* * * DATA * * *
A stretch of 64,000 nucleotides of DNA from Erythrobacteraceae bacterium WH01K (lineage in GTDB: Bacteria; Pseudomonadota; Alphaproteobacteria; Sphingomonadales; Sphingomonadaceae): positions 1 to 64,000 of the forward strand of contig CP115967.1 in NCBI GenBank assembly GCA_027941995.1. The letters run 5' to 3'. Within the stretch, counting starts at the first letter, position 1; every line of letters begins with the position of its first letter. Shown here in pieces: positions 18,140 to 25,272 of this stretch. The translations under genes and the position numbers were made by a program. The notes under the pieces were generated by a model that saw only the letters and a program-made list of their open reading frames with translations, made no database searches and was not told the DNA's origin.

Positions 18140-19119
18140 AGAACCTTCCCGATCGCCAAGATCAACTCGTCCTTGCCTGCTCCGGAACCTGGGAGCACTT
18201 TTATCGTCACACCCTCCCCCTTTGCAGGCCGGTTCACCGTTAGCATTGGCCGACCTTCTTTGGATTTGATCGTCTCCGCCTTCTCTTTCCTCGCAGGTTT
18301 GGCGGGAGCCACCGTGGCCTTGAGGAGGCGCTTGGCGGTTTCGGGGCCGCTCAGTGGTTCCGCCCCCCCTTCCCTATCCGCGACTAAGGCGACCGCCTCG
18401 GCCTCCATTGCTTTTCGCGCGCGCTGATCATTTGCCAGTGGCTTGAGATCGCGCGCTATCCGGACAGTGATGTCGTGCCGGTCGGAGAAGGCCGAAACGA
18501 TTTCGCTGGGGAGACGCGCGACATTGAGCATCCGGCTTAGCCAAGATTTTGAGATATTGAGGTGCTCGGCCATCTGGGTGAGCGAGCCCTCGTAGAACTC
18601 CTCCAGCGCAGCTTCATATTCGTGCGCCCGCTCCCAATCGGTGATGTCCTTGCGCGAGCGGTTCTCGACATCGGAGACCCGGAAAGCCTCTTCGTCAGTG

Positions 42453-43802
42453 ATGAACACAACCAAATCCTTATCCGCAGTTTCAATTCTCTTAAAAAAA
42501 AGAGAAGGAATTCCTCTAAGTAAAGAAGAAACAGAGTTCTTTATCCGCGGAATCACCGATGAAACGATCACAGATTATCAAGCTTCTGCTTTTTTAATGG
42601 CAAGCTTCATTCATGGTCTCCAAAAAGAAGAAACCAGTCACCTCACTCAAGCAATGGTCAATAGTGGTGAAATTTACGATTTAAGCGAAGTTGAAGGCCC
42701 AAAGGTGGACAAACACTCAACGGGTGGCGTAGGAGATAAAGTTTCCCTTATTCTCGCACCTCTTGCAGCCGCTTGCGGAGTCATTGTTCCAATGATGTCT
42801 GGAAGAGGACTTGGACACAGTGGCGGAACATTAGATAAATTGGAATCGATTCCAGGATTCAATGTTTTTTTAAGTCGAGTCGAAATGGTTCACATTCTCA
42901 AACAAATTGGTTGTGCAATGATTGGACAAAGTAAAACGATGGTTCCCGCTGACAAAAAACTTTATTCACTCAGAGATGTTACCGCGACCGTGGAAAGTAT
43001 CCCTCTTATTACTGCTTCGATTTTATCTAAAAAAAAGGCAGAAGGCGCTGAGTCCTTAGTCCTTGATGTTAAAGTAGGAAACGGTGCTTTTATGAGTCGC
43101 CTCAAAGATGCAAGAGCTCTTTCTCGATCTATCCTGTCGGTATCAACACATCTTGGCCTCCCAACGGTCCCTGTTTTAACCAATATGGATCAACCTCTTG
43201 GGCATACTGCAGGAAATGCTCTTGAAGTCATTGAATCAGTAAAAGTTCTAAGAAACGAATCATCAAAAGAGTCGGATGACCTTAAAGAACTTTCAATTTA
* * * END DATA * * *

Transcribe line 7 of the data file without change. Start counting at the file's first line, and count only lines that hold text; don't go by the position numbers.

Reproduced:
18501 TTTCGCTGGGGAGACGCGCGACATTGAGCATCCGGCTTAGCCAAGATTTTGAGATATTGAGGTGCTCGGCCATCTGGGTGAGCGAGCCCTCGTAGAACTC